August 31, 2007

Researching from Outside the Library

Justin Katz

In a comment to my post on the Burrillville teacher strike, Pat Crowley challenges me as follows:

Justin, I wish you would take the time to really investigate the issues instead of having this ivory tower, knee-jerk reaction.
This relates to something that has bothered me as I've followed news reports about the Tiverton teacher negotiation: the he said/she said regarding the contracts, especially, in Tiverton, with respect to some healthcare proposal by the union. As far as I can tell, the contracts and the specific proposals are not available to the public. Indeed, the school committee went into closed executive session to discuss it. I'm certainly willing to research these matters; heck, I'll probably be sufficiently interested to produce some pretty charts. It seems to me that, if the unions think they're objectively in the right, it would probably serve them better to get the information out there than to waste soundbites insulting the other party to negotiations. Send me the info, Pat, or direct me to it if I've missed it, and I'll be happy to do my homework.

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Here's a real issue. The health care premiums are based on usage just like your car insurance. If you use it your premiums go up. With the teacher's plan two groups receive benefits the tax payers are funding. Those two groups are the current workers and the retired workers.In some disrticts the retired group has a sub group that are allowed to "BUY IN". The bulk of the claims as far as expenses are concerned are from the retired group which are of an advanced age and suffer from more frequent problems associated with the aging process. The "Unions" have refused to do the following things that would reduce the costs significantly.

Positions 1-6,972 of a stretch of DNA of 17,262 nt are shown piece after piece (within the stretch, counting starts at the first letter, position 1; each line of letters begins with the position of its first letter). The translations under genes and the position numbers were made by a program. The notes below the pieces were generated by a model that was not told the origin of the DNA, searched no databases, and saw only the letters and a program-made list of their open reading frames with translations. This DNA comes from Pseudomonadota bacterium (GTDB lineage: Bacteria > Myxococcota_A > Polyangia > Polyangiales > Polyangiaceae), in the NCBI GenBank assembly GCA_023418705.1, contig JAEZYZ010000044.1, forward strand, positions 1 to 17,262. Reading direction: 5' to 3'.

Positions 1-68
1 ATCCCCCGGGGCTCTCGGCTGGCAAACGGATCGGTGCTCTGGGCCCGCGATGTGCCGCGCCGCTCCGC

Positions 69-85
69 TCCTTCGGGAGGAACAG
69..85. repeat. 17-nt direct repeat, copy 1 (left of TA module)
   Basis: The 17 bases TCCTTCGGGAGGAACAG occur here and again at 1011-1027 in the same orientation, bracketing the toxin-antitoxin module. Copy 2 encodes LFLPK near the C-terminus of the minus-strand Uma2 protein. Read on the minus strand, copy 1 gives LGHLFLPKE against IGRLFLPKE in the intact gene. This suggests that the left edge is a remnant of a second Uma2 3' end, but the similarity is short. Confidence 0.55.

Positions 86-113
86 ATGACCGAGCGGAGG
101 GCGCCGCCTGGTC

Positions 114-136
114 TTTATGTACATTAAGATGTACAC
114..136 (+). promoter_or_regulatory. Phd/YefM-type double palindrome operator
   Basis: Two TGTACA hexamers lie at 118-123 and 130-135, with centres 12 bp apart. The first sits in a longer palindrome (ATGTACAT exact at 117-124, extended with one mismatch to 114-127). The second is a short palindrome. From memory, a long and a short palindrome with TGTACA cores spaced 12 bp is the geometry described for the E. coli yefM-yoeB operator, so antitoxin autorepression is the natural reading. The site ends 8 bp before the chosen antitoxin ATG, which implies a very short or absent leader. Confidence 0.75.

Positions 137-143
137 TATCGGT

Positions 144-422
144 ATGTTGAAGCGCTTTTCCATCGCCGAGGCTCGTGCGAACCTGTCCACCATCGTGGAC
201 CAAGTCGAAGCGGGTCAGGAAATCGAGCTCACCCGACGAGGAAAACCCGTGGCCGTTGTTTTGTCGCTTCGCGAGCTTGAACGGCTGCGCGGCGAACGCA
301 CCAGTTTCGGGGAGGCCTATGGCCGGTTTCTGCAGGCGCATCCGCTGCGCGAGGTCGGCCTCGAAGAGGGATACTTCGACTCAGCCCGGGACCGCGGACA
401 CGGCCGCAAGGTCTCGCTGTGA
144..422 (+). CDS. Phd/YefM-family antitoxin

1 Segregate the 2 groups and charge the buy-ins and retirees a premium.
2 Consider competing companies for the same coverage.
3 Revisit the procedure and qulifiaction process for buy-ins.
4 Incease deductibles so that the people that use it pay for it.
There are people all over the country receiving benifts from RI based policies that haven't lived here for decades and yet we are paying the bill.
Does this make sense when they can retire in their mid-40s collect a pention and get another job?

Posted by: Steve Grgeson at August 31, 2007 9:55 AM
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